Water supply may be the last thing residents are considering right now.
But Richmond Valley Council staff have been investigating water supply options for 10 years.
And while water is aplenty at the moment, remember the brown paddocks and dry land in the 2017–2020 drought years when water supply was crucial?
The council studies have shown there could be future water security issues in Casino.
The study concluded that over a 30-year horizon, there would be an estimated shortfall of 514 megalitres a year in dry times.
Casino’s water supplies a population of 10,000 including 3600 homes as well as commercial and industrial customers.
The Casino Water Treatment Plant can process 23 megalitres a day. On average, the town uses 6 megalitres each day with consumption rising as high as 12 megalitres on rare occasions.
The largest consumer is Casino Food Co-op with an average use of a bit less than 3 megalitres a day.
What about the future? How much water will Casino need and where will it come from?
The study looked at three ways to improve water security.
Use less water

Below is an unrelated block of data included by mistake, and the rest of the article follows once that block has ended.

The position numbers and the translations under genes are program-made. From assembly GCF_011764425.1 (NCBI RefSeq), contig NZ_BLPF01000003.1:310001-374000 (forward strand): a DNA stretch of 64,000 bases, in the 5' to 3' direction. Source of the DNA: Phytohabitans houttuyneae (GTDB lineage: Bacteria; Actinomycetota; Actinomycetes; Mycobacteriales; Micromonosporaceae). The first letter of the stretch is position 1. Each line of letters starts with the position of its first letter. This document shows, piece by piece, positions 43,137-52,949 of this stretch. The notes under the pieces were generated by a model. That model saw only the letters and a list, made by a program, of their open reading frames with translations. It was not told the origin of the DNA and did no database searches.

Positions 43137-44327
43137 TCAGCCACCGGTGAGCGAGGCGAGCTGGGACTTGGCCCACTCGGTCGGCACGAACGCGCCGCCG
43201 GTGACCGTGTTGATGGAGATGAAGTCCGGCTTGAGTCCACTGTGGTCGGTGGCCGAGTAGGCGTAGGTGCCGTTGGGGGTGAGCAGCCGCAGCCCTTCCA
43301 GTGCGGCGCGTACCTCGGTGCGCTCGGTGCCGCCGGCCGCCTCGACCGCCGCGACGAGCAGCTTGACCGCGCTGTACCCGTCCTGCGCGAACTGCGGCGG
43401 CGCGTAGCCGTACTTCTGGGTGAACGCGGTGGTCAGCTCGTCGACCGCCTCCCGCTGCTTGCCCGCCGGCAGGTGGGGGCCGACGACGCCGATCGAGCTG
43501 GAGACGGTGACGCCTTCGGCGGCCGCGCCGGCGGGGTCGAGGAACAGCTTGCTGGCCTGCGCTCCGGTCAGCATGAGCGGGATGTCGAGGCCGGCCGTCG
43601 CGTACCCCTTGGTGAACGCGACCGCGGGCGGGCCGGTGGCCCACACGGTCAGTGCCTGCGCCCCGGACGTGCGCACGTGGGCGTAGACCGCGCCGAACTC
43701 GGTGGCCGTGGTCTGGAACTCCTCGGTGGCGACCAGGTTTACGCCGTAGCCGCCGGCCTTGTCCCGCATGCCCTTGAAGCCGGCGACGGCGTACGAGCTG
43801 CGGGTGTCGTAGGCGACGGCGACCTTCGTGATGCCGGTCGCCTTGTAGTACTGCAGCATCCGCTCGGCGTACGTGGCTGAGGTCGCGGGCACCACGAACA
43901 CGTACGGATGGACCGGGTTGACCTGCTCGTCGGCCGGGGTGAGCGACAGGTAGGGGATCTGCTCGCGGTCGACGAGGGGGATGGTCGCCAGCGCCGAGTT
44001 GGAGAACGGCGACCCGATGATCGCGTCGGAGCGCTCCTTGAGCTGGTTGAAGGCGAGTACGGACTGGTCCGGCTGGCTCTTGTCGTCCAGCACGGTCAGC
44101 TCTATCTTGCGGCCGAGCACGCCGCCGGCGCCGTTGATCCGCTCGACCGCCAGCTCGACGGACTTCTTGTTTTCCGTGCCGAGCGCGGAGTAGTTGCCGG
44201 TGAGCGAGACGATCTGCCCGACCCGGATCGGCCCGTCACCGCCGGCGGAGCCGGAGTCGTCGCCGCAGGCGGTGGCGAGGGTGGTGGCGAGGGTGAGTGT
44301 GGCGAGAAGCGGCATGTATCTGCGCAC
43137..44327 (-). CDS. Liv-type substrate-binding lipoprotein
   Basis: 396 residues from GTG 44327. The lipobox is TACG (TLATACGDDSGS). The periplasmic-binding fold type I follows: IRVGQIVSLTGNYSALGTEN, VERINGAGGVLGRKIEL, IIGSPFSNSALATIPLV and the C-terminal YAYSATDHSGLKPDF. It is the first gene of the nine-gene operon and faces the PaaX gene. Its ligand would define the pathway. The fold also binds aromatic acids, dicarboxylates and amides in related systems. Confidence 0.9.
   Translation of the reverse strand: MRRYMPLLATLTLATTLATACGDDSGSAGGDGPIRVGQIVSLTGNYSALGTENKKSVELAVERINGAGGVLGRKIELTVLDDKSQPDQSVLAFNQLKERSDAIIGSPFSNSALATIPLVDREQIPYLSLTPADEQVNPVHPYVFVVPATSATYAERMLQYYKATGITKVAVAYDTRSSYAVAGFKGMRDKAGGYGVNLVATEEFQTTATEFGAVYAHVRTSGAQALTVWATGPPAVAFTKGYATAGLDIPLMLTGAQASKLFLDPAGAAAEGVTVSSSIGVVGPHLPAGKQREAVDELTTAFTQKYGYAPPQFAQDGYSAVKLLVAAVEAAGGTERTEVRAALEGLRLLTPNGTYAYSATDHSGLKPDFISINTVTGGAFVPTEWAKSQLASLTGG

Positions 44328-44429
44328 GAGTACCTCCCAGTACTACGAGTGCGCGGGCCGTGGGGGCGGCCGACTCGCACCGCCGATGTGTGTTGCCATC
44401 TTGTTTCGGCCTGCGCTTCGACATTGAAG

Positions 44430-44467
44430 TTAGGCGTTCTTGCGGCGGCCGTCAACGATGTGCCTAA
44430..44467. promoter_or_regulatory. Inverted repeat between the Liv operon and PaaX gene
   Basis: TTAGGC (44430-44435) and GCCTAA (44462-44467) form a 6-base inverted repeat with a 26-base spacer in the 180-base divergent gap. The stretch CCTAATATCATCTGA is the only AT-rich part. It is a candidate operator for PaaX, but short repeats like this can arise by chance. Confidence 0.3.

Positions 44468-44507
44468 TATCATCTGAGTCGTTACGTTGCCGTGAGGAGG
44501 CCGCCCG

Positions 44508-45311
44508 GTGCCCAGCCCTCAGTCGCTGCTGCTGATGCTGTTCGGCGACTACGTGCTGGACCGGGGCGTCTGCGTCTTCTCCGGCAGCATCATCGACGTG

● Saving water by using rainwater tanks was not enough to cover the projected shortfall of water.
● Using recycled water for watering council parks was considered. Unfortunately, Casino’s aging sewerage plant would need a $4 million upgrade to meet recycled water standards.
● Reducing the water used by Casino Food Co-op.
Find a new water source
● Utilising water from Toonumbar Dam is one idea that the council said needed further investigation.
● Connecting to the Rous network and using water from Dunoon Dam. This would costs $11 million and at the moment there isn’t enough water to supply Casino.
● Using groundwater near Casino is difficult because there are issues with salinity and supply is limited.
Increase water storage capacity
● Access the dead pool storage in Jabour Weir.
● Raising Jabour Weir was an idea explored previously. The issue is how this would impact environmental flow requirements.
● Building an off-river storage site. Two potential locations were identified but further investigation is needed to see whether the sites are suitable.
At the October 18 council meeting, Councillor Robert Hayes put forward questions about the Casino Food Co-op water usage to be fully answered at the November council meeting.
Mr Hayes said the Co-op paid $1.06 for each kilolitre of water it uses. Other manufacturing businesses pay $2.88 a kilolitre and residents pay between $2.88–$4.38/kl depending on how much water they use. The Co-op does pay a water access charge along with its consumption charges.
Mr Hayes wants the scoping study to look at the impact if Casino Food Co-op drew water from the Richmond River rather than from the town’s water supply.
These studies cost money. The council has allocated $220,000 towards further water supply studies. The State Government could pay for 50% of the costs of the next phase of the water study.
This study will be presented to the community for feedback when it is complete.